After two weeks of being completely consumed with the task of figuring out how to teach students while not at school, I have learned so much about myself, my faith, and about my leadership. Who you truly are is revealed in challenging times. I would definitely say these last two weeks have been challenging times.
Listed below are reflections of the past two weeks. I do not share the survival tips because I have this thing figured out (because I certainly do not), but because there are a few things I have learned in the process. This is so new, we all are learning one day at a time.
Routine, Routine, Routine!
It is very important during this time to keep a routine. Your routine may not look the way it did when you actually went to work, but find what works for you remotely and stick to it. I wake up at the same time each day, workout, read my bible and pray, take a shower… then I’m ready for my workday. I highly encourage you to make somewhat of a schedule for your day.
Also, for my teams, I have tried to keep our regular meeting days and times. One team, we usually meet on Mondays at 2:00… we have continued that, but virtually. Of course, if things come up, we will have an emergency meeting, but outside of that, we all know when we’re meeting.
Ignore the Naysayers!
Launching something completely different in the age of social media can be brutal. There are naysayers on every side. I saw a guy who is loved by teachers on Twitter bash remote learning. I saw parents bashing their school and/or district for things not being done the way they think it should be done. Some leaders have even responded in a less-than-perfect way with their teams.
How do you ignore the naysayers? Put your plan in place. Ignore the loud mouths on social media saying you shouldn’t be doing what you are required to do. Give your boss grace when they lash out or don’t recognize the work you’re putting in for the good of the students. Do your best to be there for parents to help them understand the new learning environment. Also, remember for parents, they are scared, anxious, and stressed as well. They now have the responsibility of working from home AND teaching or at minimum, overseeing the learning of their children. At the end of the day, remember you are doing the best you possibly can. Everyone won’t be happy.
Put on your POSITIVE Pants!
This time more than any other, we must stay positive. We must believe we can meet the state expectations that we provide remote learning while also doing what is best for our students. For leaders, this is the time to be positive with your teams. Tell them every chance you get that you appreciate their efforts. You see the long hours they are putting in to put your plan into place. You see their willingness to do whatever is necessary to continue instruction. Negativity during this time will most definitely work against you. The team is already tired and weary… to hear what is not going right will only leave them with feelings of discouragement and feed into the thoughts of just giving up and not even trying.
Summary of this tip… we must believe that we can overcome what looks like an impossible feat. And this leads into the next one….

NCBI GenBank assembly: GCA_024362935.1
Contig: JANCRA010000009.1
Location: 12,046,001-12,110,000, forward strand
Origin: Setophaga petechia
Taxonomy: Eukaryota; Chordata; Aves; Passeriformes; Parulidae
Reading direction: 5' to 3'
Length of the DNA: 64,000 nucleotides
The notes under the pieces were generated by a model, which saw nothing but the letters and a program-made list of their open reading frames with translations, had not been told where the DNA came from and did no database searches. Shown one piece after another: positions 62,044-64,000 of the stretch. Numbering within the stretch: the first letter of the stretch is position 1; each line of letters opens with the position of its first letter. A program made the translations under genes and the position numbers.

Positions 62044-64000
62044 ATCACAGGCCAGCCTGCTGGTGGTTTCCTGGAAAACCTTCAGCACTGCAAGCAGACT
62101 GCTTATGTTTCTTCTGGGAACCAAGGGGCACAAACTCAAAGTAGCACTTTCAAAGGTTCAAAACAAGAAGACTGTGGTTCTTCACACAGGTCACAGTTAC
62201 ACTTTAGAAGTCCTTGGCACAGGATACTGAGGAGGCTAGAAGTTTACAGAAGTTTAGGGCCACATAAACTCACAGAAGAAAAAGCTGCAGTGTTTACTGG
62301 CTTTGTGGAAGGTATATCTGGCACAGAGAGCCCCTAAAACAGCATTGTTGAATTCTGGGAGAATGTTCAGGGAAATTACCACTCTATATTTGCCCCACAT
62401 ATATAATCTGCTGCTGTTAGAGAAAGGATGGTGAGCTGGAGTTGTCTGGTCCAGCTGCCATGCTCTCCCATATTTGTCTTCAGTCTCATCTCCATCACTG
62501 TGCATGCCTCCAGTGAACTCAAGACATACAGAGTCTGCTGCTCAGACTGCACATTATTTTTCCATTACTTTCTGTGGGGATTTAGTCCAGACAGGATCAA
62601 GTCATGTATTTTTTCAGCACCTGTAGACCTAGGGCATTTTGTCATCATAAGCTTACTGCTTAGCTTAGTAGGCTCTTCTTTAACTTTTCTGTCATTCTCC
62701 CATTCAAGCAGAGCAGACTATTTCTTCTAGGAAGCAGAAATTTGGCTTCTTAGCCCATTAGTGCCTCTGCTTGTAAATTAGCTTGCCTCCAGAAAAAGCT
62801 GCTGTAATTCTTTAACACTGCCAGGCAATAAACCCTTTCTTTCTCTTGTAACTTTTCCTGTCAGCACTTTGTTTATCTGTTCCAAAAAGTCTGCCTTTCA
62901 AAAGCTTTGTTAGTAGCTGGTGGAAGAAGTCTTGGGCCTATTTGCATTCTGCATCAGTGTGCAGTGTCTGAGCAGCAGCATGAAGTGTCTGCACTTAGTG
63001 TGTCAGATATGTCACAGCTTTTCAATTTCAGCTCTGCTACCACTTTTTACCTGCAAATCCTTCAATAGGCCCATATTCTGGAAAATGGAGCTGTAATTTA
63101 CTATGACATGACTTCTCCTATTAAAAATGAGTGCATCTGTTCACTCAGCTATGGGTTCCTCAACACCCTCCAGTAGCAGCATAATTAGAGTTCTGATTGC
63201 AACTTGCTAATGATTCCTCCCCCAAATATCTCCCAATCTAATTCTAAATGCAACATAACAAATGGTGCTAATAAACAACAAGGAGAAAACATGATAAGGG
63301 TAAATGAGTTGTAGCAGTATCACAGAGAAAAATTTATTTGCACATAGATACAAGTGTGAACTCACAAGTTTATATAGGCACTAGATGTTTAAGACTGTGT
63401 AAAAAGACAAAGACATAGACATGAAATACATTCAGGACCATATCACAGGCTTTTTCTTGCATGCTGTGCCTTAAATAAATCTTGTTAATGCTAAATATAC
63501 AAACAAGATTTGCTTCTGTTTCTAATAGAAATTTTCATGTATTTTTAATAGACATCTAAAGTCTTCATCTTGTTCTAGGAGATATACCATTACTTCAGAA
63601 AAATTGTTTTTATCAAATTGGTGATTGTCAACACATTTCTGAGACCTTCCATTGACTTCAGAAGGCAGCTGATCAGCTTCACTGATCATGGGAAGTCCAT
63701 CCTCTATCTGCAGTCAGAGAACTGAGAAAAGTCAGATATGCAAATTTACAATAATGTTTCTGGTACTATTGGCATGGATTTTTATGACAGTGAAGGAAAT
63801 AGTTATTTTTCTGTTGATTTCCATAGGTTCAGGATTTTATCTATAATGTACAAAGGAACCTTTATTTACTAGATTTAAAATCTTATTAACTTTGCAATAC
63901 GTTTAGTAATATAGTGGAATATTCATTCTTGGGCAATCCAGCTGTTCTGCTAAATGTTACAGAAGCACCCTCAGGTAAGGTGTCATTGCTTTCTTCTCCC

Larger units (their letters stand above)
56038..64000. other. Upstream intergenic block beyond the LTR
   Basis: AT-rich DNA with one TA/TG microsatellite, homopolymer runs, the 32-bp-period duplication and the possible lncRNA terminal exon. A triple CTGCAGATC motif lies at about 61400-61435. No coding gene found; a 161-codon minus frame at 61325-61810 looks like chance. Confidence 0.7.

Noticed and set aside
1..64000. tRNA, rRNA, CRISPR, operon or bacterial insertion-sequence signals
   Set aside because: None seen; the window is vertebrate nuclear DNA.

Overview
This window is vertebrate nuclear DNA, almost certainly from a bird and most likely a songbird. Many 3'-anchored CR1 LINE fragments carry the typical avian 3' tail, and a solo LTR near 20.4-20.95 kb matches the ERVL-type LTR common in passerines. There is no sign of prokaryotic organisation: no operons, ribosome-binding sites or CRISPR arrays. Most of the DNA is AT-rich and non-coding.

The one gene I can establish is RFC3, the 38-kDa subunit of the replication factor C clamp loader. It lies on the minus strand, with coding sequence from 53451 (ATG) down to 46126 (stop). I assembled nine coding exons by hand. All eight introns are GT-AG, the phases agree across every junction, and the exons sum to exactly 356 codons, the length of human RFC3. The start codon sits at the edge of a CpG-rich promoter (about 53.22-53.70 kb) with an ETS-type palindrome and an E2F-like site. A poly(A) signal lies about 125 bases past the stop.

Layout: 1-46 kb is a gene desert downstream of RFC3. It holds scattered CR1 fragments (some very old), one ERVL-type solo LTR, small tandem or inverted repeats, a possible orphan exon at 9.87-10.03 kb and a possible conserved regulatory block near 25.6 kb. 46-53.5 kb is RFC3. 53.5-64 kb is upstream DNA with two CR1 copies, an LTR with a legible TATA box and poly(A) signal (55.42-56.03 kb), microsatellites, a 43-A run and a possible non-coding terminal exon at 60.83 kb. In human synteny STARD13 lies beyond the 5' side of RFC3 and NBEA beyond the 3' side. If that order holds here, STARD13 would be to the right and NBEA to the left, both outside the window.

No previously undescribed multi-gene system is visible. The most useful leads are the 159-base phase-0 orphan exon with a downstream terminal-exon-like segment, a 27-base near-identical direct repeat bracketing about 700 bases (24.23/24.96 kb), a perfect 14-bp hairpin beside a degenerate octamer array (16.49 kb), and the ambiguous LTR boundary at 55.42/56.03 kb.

Remember your WHY!
We must remember our WHY! No, we did not sign up to work for an online school, but that’s where we have found ourselves. What we did sign up for… is to do our very best to provide a high level of education for students. Regardless of the environment, we still must do our very best to do just that.
Self-Care is Key!
Even for the strongest, you can find yourself in some weak moments. We MUST take care of ourselves. I remember there was one day when I felt myself getting overwhelmed. I stopped working, made myself something to eat for lunch, and sat outside to eat. The fresh air was just what I needed for a brain break.
Teamwork makes the dream work!
At the beginning of this year, our district leadership team began studying Brene Brown’s book “Daring Leadership”. One of the first things we talked about were things leaders don’t say enough. The one that resonated with me was “I need help”.
More than ever, now, we must understand the power of teamwork. No one person can carry out this thing. Leaders, don’t be afraid to say that you need help. You have a team for a reason. Don’t be afraid to say you need help and solicit the help of your team members.
For me, the biggest reason I survived the last two weeks is one person…. GOD! I have never been so challenged in my professional career. I have never been in a situation, professionally, where I have had to be so calm. I am naturally not a calm person. I am high-strung and strive for excellence in all that I do; however, in this situation, I couldn’t be high-strung. I prayed each morning and asked for what I have asked for every workday this school year… wisdom and creativity. I truly believe God has heard this prayer for the last 8 months. He has given me wisdom in carrying out a plan and certainly gave me creativity when working with the team to develop the plan.
If you don’t know Him. If you don’t have a personal relationship with Him, there is no better time than now.
Fellow educators, you are awesome. You are creative. You are capable. You are mentally strong. WE CAN DO THIS!
Paula Patterson is a former principal who shares practical points on the principalship.